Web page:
VRT Radio host Sylvia intervenes as rail rage unfolds in front of her: “I saw the aggression in their eyes”
Last weekend VRT radio host Sylvia Broeckaert witnessed an attack on a train conductor during her train journey from Bruges to Brussels. She intervened and filmed what was happening, until one of the perpetrators took her phone and destroyed it. Only one of the two attackers could be arrested.
The attack happened on Saturday on a service from Bruges to Brussels Airport. "I had been to a funeral in Bruges and was on my way home. I took a seat in the first carriage," says Sylvia Broeckaert, who is a host on Klara, VRT classical radio station.
"In the aisle between our carriage and where the train driver sits there were two men, in their thirties. They looked very restless and acted quite aggressively. The train conductor, a small woman, came and sat opposite me, along with a trainee, a young man."
It soon became clear that there were problems with the two men. "The conductor told me that the two were not allowed to enter the carriage because they had no ticket and no identity card on them. She told them to wait in the aisle. She seemed calm and to have acted correctly."
"From time to time the men tried to pull open the sliding door and shouted at the conductor asking her to let them through, but the woman was able to prevent that. She was sitting with her back to the two men, I could see them and saw the aggression in their eyes."
Moments before, the train conductor had notified Securail, the rail security services, and the police. Police would be waiting for the two at the next stop: Brussels-South. "Just before we got there, the two guys became very aggressive. Maybe they had already seen the Securail people. They wanted to get through the door and hit the train conductor’s arm. I too tried to stop the men."
"Then I very demonstratively started filming, which may have been stupid of me. I thought maybe they would leave us alone then, but one of them somehow managed to get through the door and threw himself at me, grabbed my phone and threw it on the floor. It was completely shattered."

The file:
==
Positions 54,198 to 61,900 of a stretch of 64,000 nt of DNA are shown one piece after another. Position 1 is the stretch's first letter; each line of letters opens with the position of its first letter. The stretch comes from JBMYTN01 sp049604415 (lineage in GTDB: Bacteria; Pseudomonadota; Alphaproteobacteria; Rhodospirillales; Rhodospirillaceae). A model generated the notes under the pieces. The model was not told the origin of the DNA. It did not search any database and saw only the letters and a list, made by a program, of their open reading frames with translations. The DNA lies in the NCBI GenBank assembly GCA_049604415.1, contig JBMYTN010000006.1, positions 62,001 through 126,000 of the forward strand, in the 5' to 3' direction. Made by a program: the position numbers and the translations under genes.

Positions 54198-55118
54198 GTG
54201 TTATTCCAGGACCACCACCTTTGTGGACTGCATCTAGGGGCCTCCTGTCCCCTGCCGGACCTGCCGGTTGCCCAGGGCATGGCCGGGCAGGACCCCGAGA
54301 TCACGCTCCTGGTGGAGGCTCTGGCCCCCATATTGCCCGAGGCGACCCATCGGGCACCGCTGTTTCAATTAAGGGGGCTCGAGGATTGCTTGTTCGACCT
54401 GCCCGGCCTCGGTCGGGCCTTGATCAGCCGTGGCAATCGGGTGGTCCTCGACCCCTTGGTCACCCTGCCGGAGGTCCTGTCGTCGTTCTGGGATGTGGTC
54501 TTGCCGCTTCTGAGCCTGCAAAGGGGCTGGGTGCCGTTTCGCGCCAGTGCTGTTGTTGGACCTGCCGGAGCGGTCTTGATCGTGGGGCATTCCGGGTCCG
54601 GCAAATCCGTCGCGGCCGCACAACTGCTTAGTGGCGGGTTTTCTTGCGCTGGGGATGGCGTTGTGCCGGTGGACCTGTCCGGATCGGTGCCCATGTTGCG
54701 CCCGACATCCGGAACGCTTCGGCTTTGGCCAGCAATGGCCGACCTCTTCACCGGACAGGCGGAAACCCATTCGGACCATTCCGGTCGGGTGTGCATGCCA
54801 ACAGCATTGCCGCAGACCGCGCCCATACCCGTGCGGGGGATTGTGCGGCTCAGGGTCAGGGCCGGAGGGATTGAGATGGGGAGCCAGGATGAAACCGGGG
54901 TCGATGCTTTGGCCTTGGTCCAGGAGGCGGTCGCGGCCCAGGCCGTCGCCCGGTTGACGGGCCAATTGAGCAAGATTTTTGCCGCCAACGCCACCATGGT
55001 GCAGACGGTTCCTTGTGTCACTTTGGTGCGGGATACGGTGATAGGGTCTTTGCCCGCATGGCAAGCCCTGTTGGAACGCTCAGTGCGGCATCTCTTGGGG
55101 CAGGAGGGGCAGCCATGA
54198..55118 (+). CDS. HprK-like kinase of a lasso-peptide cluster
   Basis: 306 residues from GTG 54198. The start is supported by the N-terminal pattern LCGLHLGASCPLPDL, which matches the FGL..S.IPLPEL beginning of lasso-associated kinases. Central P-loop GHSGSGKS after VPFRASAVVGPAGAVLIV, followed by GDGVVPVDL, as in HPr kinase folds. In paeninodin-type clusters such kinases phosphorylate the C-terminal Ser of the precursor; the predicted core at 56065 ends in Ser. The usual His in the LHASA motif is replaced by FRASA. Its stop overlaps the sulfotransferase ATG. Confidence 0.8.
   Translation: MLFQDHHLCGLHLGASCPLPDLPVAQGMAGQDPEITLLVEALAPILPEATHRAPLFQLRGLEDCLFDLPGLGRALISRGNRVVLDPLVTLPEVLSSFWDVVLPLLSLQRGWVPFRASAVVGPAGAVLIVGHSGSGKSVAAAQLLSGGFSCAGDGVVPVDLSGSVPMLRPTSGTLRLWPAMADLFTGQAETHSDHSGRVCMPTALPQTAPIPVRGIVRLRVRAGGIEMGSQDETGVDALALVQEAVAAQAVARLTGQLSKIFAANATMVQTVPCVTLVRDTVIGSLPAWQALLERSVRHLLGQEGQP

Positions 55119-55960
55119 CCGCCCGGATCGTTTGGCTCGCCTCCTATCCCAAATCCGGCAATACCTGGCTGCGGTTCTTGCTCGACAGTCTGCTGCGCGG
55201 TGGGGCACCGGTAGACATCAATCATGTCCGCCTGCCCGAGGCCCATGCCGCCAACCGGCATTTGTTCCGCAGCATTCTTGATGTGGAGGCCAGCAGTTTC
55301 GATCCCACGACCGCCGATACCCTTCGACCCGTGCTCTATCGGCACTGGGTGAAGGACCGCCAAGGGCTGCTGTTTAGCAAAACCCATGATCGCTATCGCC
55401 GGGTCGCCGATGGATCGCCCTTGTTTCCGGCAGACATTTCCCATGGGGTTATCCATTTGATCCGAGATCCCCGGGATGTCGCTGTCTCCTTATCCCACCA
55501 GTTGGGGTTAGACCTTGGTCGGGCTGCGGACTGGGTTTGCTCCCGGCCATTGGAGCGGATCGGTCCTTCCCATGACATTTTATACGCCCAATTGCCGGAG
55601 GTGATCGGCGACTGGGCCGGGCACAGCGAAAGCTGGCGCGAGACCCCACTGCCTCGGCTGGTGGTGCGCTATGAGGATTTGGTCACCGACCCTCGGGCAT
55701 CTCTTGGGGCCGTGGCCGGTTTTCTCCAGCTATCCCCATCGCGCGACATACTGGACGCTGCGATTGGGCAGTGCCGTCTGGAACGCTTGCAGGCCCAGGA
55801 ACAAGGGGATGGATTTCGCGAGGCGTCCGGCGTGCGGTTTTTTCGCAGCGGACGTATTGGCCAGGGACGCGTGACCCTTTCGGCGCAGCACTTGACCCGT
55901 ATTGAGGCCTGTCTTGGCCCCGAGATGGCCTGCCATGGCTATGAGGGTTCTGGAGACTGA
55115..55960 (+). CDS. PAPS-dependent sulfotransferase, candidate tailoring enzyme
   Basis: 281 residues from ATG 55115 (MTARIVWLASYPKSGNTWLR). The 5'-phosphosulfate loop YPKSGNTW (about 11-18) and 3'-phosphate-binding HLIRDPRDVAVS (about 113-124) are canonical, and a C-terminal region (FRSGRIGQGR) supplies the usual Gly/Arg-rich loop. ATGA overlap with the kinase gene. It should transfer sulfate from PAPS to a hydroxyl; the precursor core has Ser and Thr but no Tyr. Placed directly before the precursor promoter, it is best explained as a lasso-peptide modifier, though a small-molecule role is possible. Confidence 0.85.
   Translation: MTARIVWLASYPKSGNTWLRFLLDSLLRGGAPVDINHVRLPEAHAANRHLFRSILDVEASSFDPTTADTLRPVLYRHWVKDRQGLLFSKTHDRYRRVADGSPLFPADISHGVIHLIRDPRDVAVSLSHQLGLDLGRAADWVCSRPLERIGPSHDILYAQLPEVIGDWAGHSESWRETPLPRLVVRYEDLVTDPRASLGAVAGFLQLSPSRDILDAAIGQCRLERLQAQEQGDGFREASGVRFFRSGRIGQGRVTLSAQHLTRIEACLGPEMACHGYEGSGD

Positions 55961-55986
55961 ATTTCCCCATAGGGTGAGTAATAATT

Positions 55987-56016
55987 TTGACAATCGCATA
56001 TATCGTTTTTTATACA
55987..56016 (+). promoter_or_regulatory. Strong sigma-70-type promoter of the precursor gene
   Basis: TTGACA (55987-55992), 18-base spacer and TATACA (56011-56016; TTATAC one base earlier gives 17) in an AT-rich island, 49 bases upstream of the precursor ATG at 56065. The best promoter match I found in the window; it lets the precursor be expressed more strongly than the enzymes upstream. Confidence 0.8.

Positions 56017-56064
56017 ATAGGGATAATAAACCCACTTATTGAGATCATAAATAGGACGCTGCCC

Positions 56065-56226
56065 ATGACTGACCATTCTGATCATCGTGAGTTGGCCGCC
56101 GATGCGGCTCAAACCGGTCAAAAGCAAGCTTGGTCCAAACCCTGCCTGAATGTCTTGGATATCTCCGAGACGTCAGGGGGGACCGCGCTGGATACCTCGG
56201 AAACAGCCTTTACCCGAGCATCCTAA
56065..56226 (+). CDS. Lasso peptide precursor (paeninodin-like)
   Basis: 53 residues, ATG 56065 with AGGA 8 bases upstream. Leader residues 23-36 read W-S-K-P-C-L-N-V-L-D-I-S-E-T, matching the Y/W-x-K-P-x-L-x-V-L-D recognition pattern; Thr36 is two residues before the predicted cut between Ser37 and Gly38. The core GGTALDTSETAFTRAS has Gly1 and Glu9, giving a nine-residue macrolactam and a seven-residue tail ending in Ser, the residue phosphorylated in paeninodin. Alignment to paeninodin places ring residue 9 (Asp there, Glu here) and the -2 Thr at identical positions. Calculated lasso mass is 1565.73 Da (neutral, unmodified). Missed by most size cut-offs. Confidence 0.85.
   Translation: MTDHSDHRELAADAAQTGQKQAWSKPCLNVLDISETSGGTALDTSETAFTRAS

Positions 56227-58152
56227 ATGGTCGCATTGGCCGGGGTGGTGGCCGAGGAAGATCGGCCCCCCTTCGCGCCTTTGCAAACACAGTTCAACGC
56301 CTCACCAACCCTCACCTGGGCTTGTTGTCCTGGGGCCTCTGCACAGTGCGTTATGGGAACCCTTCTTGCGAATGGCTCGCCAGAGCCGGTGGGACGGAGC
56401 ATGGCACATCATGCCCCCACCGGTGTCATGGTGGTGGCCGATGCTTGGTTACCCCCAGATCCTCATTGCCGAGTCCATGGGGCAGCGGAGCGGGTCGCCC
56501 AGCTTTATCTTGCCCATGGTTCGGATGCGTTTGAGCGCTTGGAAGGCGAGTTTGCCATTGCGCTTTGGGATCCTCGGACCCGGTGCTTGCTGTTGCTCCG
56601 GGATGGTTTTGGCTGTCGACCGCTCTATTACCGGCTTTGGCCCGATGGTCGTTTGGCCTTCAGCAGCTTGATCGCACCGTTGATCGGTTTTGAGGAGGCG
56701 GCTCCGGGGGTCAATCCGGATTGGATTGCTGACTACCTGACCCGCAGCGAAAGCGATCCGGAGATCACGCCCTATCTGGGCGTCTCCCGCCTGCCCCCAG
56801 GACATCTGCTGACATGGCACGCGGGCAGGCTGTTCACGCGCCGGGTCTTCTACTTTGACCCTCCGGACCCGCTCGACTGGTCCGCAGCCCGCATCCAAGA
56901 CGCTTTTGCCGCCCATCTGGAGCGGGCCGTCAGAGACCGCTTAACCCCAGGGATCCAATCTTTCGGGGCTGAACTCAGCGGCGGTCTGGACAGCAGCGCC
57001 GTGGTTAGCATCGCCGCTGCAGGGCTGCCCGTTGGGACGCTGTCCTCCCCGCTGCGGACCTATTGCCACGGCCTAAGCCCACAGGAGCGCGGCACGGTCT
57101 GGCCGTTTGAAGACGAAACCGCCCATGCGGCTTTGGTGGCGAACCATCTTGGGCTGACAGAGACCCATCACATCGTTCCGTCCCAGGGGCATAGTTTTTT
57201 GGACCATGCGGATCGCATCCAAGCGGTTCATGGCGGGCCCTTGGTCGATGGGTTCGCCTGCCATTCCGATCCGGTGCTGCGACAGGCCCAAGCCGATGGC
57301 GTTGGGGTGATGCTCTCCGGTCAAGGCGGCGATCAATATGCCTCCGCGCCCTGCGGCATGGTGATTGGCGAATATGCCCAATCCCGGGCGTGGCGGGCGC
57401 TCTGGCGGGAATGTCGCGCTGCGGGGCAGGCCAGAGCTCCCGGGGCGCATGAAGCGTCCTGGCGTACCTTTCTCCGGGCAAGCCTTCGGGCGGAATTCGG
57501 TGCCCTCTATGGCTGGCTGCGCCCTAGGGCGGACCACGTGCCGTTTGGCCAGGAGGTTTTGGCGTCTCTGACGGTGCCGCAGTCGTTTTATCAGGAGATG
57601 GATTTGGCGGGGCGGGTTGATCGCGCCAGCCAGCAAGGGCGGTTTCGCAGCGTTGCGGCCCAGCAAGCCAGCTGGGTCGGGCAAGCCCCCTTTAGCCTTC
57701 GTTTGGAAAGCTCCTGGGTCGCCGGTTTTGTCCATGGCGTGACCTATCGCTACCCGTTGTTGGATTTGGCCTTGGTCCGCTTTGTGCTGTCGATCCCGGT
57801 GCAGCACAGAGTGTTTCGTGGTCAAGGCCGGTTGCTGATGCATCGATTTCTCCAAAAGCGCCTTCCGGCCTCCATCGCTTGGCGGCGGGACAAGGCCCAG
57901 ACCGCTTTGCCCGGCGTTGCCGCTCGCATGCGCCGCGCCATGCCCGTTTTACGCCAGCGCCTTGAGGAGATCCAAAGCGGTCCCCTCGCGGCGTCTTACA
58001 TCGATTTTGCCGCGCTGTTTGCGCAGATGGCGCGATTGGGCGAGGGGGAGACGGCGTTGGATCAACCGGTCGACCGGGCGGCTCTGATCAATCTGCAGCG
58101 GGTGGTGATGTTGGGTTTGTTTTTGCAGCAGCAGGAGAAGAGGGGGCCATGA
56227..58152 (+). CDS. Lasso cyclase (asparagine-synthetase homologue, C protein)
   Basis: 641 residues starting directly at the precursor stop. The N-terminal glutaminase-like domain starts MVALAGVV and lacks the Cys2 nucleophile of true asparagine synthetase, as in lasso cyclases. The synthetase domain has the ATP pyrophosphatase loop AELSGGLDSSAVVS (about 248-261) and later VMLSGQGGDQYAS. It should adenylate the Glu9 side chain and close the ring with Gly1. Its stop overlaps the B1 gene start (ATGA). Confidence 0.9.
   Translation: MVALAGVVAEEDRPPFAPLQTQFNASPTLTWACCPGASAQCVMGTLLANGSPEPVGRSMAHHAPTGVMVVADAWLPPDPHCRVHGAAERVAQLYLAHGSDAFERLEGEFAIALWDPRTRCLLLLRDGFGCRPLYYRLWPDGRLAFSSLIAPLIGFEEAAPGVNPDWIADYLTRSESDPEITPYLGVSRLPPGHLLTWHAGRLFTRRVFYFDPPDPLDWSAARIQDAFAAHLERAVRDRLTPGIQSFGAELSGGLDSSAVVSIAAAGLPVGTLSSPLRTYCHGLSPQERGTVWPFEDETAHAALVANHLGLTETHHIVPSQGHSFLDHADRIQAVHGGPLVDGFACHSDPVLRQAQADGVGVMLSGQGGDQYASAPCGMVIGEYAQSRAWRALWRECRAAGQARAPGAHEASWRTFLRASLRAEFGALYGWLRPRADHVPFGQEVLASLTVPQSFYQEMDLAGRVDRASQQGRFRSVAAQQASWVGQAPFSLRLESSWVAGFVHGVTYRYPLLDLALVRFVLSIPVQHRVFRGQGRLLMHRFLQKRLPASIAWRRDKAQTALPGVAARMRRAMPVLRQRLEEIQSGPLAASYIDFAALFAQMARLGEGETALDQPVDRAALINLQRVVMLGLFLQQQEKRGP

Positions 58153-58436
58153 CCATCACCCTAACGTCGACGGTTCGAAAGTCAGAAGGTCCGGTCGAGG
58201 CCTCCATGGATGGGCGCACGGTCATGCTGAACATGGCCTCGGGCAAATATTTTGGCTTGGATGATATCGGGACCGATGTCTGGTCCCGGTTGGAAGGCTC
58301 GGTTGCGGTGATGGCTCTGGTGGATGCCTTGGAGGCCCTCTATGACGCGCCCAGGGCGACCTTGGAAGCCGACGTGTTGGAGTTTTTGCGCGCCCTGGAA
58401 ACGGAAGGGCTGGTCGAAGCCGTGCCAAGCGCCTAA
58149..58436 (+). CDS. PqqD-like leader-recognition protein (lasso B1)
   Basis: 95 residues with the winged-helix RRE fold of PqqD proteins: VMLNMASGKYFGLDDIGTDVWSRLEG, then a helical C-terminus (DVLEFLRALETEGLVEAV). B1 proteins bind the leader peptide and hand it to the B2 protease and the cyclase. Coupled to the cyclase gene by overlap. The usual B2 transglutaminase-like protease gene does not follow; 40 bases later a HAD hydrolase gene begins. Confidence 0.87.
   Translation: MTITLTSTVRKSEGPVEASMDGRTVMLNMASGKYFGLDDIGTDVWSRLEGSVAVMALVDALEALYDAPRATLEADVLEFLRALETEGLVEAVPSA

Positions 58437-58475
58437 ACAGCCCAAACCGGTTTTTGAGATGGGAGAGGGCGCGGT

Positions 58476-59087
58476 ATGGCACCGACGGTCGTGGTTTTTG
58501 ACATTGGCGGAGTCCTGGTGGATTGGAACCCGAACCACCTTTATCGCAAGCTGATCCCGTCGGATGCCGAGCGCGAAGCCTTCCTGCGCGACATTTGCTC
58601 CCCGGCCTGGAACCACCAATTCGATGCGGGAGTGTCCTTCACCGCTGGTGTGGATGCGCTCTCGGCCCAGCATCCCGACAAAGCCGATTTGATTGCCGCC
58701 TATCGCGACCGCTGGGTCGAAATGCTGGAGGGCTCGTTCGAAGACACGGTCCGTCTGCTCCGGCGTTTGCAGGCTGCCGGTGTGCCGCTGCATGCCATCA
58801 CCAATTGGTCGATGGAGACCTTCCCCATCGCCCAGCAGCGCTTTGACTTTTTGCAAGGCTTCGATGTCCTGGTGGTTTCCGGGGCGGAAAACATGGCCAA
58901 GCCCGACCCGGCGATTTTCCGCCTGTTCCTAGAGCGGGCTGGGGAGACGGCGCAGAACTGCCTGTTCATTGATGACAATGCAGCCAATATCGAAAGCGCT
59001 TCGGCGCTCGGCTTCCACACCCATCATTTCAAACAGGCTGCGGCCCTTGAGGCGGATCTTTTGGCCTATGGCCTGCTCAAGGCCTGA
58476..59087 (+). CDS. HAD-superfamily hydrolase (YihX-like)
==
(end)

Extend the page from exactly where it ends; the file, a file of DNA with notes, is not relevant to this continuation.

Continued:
One of the attackers was able to escape through another exit, the other was detained by the police. "I then went to the police to make a statement and file a complaint. The conductor was taken to hospital in an ambulance, with injuries to her arm."
Federal police have confirmed that an intervention took place at the Brussels South station following acts of aggression targeting a train conductor. Spokesperson An Berger says the perpetrator who was arrested has been questioned and is still in detention. He is staying in our country illegally. The second suspect is still on the run.
Sylvia largely got off with a fright. "I will go to the doctor tomorrow just to be on the safe side, because I do have severe pains in my neck and shoulders. I don’t know how I could have been so stupid to be so brave. I didn’t give it a second thought. I think I did it because I sympathised with the train conductor."
"The woman conductor told me that she had only been back at work for a few weeks after a previous case of aggression. She had been slapped, again by someone who had not paid for their ticket. Why had she acted so bravely yet again? ‘I’m not an ostrich,’ she said during our conversation before the incident. ‘I don’t stick my head in the sand.’ At the station, when the emergency services arrived, she collapsed."
"I’m not going to do this a second time. The police and Securail did thank me for intervening, but the incident could have had a far more unfortunate ending for me. I could have lost my teeth. Of course, you think, there are other people around, but they didn’t do anything. It all happened so fast."
Sylvia hopes her story will help to warn against lawlessness. "The train conductor told me that her colleagues usually let things take their course and do not act out of fear, but if they no longer dare to do anything, perpetrators know they can get away with it. If people can no longer do their jobs properly because they feel unsafe, we as passengers are also unsafe."
NMBS: ‘Totally unacceptable’
The publicly owned rail company condemns what happened. "These people are also doing their job," says spokesman Bart Crols. "This is totally unacceptable behaviour, and we want action."
The NMBS is seeking zero tolerance and for people to be prosecuted and punished. In recent years the rail company has increased checks on trains, as well as checks on passengers before they board.
The conductor was able to leave hospital the same day. She suffered bruises to her hand and arm. "She is incapacitated and needs to recover," Crols says. "She is also going to file a complaint with the judicial authorities."